Book details of 'Bombs, Bugs, Drugs, and Thugs : Intelligence and America's Quest for Security'
|Title||Bombs, Bugs, Drugs, and Thugs : Intelligence and America's Quest for Security|
|Author(s)||Loch K. Johnson|
|Publisher||New York University Press|
Back to shelf History
Amazon.com info for Bombs, Bugs, Drugs, and Thugs : Intelligence and America's Quest for Security
The Virtual Bookcase Reviews of 'Bombs, Bugs, Drugs, and Thugs : Intelligence and America's Quest for Security':
Add my review for Bombs, Bugs, Drugs, and Thugs : Intelligence and America's Quest for Security
Recent years have seen numerous books about the looming threat posed to Western society by biological and chemical terrorism, by
narcoterrorists, and by the unpredictable leaders of rogue nations. Some of these works have been alarmist. Some have been sensible and
measured. But none has been by Loch Johnson.
Johnson, author of the acclaimed Secret Agencies and "an experienced overseer of intelligence" (Foreign Affairs), here examines the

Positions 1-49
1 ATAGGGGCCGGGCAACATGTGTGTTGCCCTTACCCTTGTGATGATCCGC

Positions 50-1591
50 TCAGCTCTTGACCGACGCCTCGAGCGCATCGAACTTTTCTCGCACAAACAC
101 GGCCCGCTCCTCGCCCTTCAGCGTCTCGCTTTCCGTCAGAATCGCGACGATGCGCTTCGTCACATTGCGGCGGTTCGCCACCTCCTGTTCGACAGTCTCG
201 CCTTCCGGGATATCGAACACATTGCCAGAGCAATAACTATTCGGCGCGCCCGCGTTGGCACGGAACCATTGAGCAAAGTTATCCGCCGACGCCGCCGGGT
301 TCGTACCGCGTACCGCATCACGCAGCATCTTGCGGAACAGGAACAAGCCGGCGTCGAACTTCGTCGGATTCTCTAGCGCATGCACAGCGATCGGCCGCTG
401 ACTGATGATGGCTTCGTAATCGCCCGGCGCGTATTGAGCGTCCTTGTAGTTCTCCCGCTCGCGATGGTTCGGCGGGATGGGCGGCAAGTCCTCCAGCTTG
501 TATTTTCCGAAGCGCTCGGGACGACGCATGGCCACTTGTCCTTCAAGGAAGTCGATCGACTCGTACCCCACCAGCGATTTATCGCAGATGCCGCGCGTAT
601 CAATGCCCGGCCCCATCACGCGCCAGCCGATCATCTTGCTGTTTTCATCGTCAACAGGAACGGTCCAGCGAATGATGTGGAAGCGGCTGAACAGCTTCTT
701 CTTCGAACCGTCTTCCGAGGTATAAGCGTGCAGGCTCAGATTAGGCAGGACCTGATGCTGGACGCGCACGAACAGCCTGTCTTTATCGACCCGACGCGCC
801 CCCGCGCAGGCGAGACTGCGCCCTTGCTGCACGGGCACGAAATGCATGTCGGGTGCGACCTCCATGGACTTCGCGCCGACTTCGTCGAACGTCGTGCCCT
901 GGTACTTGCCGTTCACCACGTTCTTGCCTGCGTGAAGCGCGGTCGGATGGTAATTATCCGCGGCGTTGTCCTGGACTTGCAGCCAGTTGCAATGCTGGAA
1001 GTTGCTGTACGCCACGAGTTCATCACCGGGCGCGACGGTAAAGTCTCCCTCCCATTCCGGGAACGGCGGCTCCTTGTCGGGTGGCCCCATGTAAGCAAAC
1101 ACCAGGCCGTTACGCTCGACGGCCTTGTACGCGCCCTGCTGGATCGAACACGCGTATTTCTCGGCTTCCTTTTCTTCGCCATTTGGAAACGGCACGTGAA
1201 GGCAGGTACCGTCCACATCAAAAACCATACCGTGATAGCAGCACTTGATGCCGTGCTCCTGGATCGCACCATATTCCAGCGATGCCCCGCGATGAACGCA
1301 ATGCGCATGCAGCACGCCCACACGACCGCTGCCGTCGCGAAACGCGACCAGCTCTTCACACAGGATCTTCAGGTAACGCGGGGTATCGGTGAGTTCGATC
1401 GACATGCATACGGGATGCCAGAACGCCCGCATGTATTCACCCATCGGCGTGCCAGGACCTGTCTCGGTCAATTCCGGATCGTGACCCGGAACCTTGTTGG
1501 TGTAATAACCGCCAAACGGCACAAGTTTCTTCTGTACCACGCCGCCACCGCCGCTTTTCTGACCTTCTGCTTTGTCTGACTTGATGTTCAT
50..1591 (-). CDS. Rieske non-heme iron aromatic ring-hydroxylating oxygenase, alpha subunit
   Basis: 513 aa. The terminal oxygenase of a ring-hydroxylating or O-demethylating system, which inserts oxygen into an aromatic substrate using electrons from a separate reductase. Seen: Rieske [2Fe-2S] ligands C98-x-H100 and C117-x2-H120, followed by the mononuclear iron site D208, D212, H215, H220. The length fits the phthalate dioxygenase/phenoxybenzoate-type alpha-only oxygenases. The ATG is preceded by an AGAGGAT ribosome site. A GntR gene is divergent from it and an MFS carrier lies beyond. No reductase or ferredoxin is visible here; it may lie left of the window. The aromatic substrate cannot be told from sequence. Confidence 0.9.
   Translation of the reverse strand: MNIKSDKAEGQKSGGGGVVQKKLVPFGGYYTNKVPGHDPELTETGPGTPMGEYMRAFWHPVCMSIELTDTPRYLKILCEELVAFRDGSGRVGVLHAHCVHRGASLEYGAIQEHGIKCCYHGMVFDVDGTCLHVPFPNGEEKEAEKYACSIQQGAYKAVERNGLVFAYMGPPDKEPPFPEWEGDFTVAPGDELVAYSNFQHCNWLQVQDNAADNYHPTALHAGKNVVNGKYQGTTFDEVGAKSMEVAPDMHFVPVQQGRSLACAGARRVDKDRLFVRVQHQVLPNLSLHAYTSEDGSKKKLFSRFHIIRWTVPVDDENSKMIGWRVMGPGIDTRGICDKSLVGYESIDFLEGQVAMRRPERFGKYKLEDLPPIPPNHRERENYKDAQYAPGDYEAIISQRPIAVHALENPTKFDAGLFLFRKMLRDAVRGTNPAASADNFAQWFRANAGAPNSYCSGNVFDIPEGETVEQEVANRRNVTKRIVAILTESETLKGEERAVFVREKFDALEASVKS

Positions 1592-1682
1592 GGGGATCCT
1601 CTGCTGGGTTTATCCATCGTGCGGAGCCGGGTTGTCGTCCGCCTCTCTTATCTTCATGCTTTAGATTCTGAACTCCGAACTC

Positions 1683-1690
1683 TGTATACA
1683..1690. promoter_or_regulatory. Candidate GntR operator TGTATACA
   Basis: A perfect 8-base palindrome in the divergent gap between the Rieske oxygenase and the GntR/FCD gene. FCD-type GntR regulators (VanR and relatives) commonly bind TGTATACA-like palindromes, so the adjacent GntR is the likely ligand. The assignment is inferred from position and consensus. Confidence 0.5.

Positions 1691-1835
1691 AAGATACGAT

present state and future challenges of American strategic intelligence. Written in his trademark style--dubbed "highly readable" by
Publishers Weekly--and drawing on dozens of personal interviews and contacts, Johnson takes advantage of his insider access to
explore how America today aspires to achieve nothing less than "global transparency," ferreting out information on potential dangers in
every corner of the world.
And yet the American security establishment, for all its formidable resources, technology, and networks, currently remains a loose
federation of individual fortresses, rather than a well integrated "community" of agencies working together to provide the President with
accurate information on foreign threats and opportunities. Intelligence failure, like the misidentified Chinese embassy in Belgrade
accidentally bombed by a NATO pilot, is the inevitable outcome when the nation's thirteen secret agencies steadfastly resist the need
for central coordination.
Ranging widely and fearlessly over such controversial topics as the intelligence role of the United Nations (which Johnson believes
should be expanded) and whether assassination should be a part of America's foreign policy (an option he rejects for fear that the U.S.
would then be cast not only as global policeman but also as global godfather), Loch K. Johnson here maps out a critical and prescriptive
vision of the future of American intelligence.